Turkey meat on the bone, slowly cooked with vegetables in spicy coconut sauce, makes a wonderful dish, with intense and comforting flavours. It can be served on its own as turkey and vegetable ragout, or with any side dishes to accompany it. Zucchini noodles, served as the grain free version of the side dish to this ragout, are simply the best. The abundance of spicy sauce, with some vegetables completely melted to make this sauce thick, juicy and soft pieces of turkey meat, falling from the bones, make this ragout a delicious, hearty and convenient dish not only for the cold weather. It takes 3-4 hours to cook turkey drumsticks to make them soft as pate, but the result is worth all this time spent.
Cooked turkey meat falls from the bone. It can be easily separated from the bones and tendons (there are plenty of those in large turkey drumsticks) and returned to ragout for safe serving.
Ragout can be refrigerated for several days or frozen, if longer storage is needed. When using slow and long cooking process I like to use many spices and herbs, and some of their combinations are not that common. I have found that during long cooking times all spices blend together well, and in the end give a very complicated and deep flavour to the sauce and infuse the turkey meat, making it completely unrecognisable.
- 2 large turkey drumsticks
- 4 carrots
- 1 large onion
- 1 leek
- 1 red capsicum
- 2 celery sticks
- 1 eggplant
- 2 table spoons cold pressed olive oil
- 1 can of coconut milk/cream (I used 270ml can of light pure coconut milk, best to use 2 of these cans, or 400ml can of coconut cream)
herbs and spices
- 1/2 tea spoon fennel seeds
- 2 garlic cloves
- 4-5 fresh thyme sticks
- 4-5 cloves
- 1 table spoon of cumin powder
- 1-2 table spoons smoked sweet paprika
- 1/3 tea spoon ground black pepper
- 2-3 tea spoons organic crushed ginger (fresh ginger is even better)
- 4 tea spoons of mild to medium hot garlic and sweet and hot chilli peppers paste
- 1 tea spoon of honey (optional, needed sometimes to balance ginger in low fat sauces)
- salt to taste (around 2 tea spoons, salt quantity can vary depending on liquid amount and type of salt used)
Note: I regularly use my own home-made fermented garlic, sweet chilli peppers, hot chilli peppers and parsley paste, but for this recipe I used the paste without parley. It was made from organic home-grown garlic, we received as a gift from our friends, and chilli peppers both sweet and hot. It worked well without parsley in Three Bird Roast recipe, and I decided to use it in this recipe, too.
Preparation time depends on the size of turkey drumsticks, I have only seen very large ones in our shops. Cooking time for those is 3 to 4 hours on low heat.
- wash and dry turkey drumsticks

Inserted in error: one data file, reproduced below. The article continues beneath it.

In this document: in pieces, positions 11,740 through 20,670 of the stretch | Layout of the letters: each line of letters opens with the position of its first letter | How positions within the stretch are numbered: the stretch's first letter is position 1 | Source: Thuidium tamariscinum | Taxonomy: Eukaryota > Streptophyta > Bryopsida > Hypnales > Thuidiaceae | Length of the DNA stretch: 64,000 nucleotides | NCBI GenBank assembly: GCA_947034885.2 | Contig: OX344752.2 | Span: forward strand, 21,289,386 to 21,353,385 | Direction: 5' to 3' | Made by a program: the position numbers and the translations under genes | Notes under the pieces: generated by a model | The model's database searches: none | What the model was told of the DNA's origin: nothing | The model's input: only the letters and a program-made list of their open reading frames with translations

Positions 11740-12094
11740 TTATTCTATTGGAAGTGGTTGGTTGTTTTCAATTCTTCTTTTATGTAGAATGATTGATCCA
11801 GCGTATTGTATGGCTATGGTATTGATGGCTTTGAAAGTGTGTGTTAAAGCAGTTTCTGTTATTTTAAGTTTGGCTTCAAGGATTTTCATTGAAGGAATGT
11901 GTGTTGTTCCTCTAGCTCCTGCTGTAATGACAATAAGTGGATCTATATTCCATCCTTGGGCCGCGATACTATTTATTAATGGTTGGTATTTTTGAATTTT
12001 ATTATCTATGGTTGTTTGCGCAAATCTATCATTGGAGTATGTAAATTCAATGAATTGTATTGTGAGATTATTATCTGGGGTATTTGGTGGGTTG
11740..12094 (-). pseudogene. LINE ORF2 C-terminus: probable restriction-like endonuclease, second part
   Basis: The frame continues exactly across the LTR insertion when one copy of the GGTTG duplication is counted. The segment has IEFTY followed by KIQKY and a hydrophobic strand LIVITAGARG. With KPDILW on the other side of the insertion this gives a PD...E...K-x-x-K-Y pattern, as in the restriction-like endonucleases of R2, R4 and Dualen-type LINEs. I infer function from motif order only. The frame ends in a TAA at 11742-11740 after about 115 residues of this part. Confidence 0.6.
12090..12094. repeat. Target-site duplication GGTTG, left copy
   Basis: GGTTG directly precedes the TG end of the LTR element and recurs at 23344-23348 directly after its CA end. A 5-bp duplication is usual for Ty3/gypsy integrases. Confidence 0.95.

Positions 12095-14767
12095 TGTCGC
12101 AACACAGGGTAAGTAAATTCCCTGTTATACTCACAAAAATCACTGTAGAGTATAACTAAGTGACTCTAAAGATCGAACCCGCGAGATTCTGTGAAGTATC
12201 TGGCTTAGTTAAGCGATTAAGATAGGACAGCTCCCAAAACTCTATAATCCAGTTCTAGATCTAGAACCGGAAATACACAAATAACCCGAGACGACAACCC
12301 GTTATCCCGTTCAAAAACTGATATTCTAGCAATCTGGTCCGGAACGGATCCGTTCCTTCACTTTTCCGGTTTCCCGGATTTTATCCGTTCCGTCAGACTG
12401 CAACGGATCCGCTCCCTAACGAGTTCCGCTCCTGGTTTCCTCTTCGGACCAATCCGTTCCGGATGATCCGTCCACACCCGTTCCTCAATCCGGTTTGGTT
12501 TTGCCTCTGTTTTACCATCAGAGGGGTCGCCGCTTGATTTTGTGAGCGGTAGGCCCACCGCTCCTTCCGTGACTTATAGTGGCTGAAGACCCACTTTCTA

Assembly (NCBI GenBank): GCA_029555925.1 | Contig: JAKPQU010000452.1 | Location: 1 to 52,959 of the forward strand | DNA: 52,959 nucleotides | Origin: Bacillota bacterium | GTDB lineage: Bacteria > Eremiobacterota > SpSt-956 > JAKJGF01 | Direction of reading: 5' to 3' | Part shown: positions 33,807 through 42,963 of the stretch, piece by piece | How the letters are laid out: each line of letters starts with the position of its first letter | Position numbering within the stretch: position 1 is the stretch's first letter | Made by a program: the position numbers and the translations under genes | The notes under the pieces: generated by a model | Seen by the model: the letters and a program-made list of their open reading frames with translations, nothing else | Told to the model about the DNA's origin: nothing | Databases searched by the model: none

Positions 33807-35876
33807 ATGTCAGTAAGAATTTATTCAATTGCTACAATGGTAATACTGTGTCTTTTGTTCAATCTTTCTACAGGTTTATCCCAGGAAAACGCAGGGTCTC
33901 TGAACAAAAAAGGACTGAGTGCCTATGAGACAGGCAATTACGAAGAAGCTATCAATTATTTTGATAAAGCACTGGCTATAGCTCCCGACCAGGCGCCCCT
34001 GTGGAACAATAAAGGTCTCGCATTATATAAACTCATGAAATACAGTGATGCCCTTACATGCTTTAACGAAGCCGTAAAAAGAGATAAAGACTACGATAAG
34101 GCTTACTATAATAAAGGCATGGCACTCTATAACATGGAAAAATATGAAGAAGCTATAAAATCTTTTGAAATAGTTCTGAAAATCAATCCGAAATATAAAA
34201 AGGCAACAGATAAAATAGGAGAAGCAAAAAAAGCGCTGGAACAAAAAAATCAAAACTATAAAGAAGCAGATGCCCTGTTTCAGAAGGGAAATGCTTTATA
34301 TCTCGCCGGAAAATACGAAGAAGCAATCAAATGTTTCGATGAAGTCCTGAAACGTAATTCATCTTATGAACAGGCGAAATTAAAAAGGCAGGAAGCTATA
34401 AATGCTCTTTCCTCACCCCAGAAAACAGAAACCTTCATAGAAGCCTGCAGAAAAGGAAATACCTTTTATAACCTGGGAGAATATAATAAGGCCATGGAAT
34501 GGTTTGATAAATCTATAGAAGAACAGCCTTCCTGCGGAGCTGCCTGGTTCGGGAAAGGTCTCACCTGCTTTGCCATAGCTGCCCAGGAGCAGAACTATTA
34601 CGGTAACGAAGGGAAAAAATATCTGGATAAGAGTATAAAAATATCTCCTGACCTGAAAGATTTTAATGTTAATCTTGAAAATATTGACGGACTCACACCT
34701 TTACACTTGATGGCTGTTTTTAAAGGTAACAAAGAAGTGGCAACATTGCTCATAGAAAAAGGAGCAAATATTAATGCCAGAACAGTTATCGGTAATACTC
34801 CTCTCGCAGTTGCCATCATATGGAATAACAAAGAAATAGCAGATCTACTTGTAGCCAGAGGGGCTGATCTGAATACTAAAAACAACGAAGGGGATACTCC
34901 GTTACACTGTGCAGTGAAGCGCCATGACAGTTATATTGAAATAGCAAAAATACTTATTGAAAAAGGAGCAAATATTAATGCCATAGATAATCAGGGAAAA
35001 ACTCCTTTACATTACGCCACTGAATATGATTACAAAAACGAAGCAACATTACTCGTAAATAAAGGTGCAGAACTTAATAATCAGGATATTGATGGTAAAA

- slice onion and leek in semi-circles
- cut capsicum in long strips
- slice carrots and celery medium to thick slices
- heat 1 table spoon of olive oil in a deep casserole pan
- add fennel seeds
- add onion and leek and lightly fry them for 3-5min
- add celery and carrots, season with salt
- cook vegetables for 5 min on low heat
- in a separate pan heat another table spoon of olive oil
- fry turkey drumsticks to lightly brown the skin
- add turkey to vegetables
- add coconut milk/cream
- add capsicum and eggplant
- add all herbs and spices
- add water to just cover the meat
- cook occasionally turning the meat if it is not completely covered with liquid
- after an hour, check the taste of the sauce and add salt and honey if needed
- cook on low heat until the meat starts to separate from the bone
- let the dish rest for 30min in a pot
- take turkey meat out and separate it from the bones and tendons (large drumsticks have many flat, long and sharp, bone like tendons, which are easy to separate from the meat)
- return meat chunks to ragout
I served turkey ragout with zucchini noodles. After I have received vegetable twister/spiralizer as a Christmas gift, I use it all the time to make zucchini noodles as a side dish with any main dishes with sauces. It is quick, simple and very tasty.
During cooking the sauce reduces and thickens with the help of complete disintegration of leek, onion and eggplant. Slow and long cooking not only makes even very dry meat soft and moist, but also infuses meat and sauce with the different flavours. These flavours come not only from herbs and spices, but from the abundance of fresh vegetables in the dish. I used 270ml can of light coconut milk. For the portion of meat and vegetables I used, it did not have enough fat to balance the sharpness of ginger added. I added 1 tea spoon of honey to balance that sharpness. Alternatively, (I tried it before) use either 400ml can of coconut cream, or 2 cans 270ml coconut milk. Honey will not be needed and the sauce will be even thicker.